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Structural biology

Images from the surface of HIV

Naturevolume 441pages817818 (2006) | Download Citation


Human and monkey immunodeficiency viruses are studded with ‘spikes’ that enable them to infect cells. Structural studies reveal that these spikes are tripod-like assemblies that cluster on the virus surface.

Newly produced HIV particles are in limbo between life and death, their fate determined by whether protruding structures — ‘spikes’ — on their surface make contact with receptors on the surface of white blood cells, in particular a subset known as CD4+ T cells. If a productive contact is made, a molecular sequence is triggered that results in the genetic material of the virus being injected into the target cell. Soon after, the viral genome begins to dictate events in the cell, leading to the production of many more virus particles, and full-blown infection gets under way. But if there is no productive contact between the viral spikes and target cells, then the spikes seem to lose their function and the HIV particles effectively die. The viral spike is thus central to HIV infection, making it a prime target for potential HIV vaccines, with the idea that blocking the spike–receptor contact using antibodies will prevent infection. On page 847 of this issue, Zhu et al.1 report a low-resolution (at about 3 nm) structure of the spikes and their distribution on the virus surface. There are some real surprises.

The HIV genome, and that of its monkey counterpart, simian immunodeficiency virus (SIV), is enveloped in a lipid membrane derived from an infected cell. Virally encoded spikes, often known as envelope spikes, are anchored in this membrane and protrude from the surface of the particle. They are composed of two interacting proteins: gp41, which spans the membrane, and gp120, which sits on gp41 at the surface of the virus particle. Both proteins are glycosylated (that is, have sugar groups attached); indeed, gp120 is one of the most heavily glycosylated proteins known, with about 50% of its molecular mass being carbohydrate. This sugar coating helps HIV to elude the immune system because the carbohydrate is derived from the infected cell and is poorly recognized by antibodies. But HIV also has other means of distracting the immune system, including loops of highly variable sequence that extend from the surface of gp120. These loops present an ever-changing target for antibodies and create a huge headache for vaccine designers.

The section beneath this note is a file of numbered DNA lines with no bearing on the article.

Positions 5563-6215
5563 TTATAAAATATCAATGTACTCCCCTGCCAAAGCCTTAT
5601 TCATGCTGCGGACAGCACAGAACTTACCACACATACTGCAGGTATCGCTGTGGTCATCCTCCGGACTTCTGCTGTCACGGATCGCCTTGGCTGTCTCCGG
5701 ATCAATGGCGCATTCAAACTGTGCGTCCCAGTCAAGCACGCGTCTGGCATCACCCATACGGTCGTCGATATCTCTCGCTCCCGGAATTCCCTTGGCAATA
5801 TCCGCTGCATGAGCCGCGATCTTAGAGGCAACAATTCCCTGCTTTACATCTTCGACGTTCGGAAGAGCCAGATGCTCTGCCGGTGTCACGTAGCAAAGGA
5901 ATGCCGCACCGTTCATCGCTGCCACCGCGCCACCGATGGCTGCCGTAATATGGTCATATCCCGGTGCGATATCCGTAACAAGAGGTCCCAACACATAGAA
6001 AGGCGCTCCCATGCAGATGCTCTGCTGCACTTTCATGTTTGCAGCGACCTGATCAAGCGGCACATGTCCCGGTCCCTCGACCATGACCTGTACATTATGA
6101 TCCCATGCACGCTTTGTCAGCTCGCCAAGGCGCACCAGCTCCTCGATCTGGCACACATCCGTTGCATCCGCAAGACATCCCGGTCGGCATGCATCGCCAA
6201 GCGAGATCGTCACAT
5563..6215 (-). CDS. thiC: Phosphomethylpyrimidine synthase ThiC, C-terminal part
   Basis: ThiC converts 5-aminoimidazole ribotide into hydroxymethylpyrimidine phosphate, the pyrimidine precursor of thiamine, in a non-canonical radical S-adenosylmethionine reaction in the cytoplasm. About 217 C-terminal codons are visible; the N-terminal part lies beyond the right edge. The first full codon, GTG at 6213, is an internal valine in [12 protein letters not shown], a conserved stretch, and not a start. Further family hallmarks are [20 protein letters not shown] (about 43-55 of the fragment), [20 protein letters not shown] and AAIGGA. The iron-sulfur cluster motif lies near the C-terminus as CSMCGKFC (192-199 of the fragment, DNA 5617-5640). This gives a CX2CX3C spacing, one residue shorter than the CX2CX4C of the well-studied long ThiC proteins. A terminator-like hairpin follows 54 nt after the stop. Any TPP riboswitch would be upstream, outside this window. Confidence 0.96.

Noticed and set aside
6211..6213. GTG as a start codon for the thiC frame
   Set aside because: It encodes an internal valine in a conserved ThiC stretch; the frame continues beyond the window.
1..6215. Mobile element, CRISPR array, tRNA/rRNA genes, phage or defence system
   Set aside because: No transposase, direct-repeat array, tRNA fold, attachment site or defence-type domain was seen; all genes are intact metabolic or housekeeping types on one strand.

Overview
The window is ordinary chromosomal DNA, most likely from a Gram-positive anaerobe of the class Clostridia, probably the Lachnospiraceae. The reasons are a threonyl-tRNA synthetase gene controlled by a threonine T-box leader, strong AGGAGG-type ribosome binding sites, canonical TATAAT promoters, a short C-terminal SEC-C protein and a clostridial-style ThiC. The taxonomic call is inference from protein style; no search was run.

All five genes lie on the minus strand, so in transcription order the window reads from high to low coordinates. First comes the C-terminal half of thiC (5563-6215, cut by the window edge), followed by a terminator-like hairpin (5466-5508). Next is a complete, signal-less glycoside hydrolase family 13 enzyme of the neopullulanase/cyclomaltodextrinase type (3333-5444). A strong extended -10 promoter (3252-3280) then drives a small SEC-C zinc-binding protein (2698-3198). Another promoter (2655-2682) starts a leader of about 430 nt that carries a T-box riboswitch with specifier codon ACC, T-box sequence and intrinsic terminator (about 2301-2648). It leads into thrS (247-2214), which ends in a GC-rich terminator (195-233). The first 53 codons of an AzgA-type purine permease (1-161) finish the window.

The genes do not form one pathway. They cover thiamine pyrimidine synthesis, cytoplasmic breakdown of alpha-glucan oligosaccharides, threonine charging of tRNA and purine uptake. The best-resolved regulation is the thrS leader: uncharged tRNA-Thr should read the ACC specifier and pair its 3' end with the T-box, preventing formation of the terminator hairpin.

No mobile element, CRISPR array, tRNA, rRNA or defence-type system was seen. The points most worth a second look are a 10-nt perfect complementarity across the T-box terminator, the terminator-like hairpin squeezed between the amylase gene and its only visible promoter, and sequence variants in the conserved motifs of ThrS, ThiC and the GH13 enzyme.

Information about the envelope spike structure is limited, and it is not clear how many spikes there are on each virus or how they are distributed. The structure of the extracellular part of gp41 has been resolved, but only in a conformation adopted after the virus connects with the target cell — little is known about what gp41 looks like before this interaction2. The structures of isolated truncated gp120 ‘core’ molecules from HIV and SIV have also been solved3,4 and have been used to propose models for spikes4,5 in which gp120 and gp41 proteins assemble to form a trimer of heterodimers, that is (gp120–gp41)3. Indeed, electron tomography of fixed and stained preparations of HIV and SIV had revealed trimeric envelope spikes, but many other details were not visible6. Now Zhu et al.1 have studied unfixed, unstained, frozen hydrated HIV and SIV using cryoEM tomography, and their low-resolution structure provides valuable information (Fig. 1).

Figure 1: Envelope spikes on the surface of HIV and SIV.
Figure 1

Zhu et al.1 deduce that the spikes on HIV form clusters, and show that a single SIV spike is made of three (gp120–gp41) complexes in a tripod-like assembly, with a head structure made mostly of gp120 sitting on three gp41 legs. The gp41 extends upwards into the head structure. The sugar faces of gp120 are at the top of the spike, and the CD4-binding site (green patches) is close to variable loop structures (red and yellow patches). So the spike displays poorly immunogenic sugars and immunogenic but variable loops, while restricting access to more constant parts of the complex such as the CD4-binding site of gp120 and most of gp41. Targeting the conserved exposed parts of the spike, such as the legs of gp41, using antibodies induced by vaccination, may provide protection against many different HIV strains. (Inset reproduced from ref. 1.)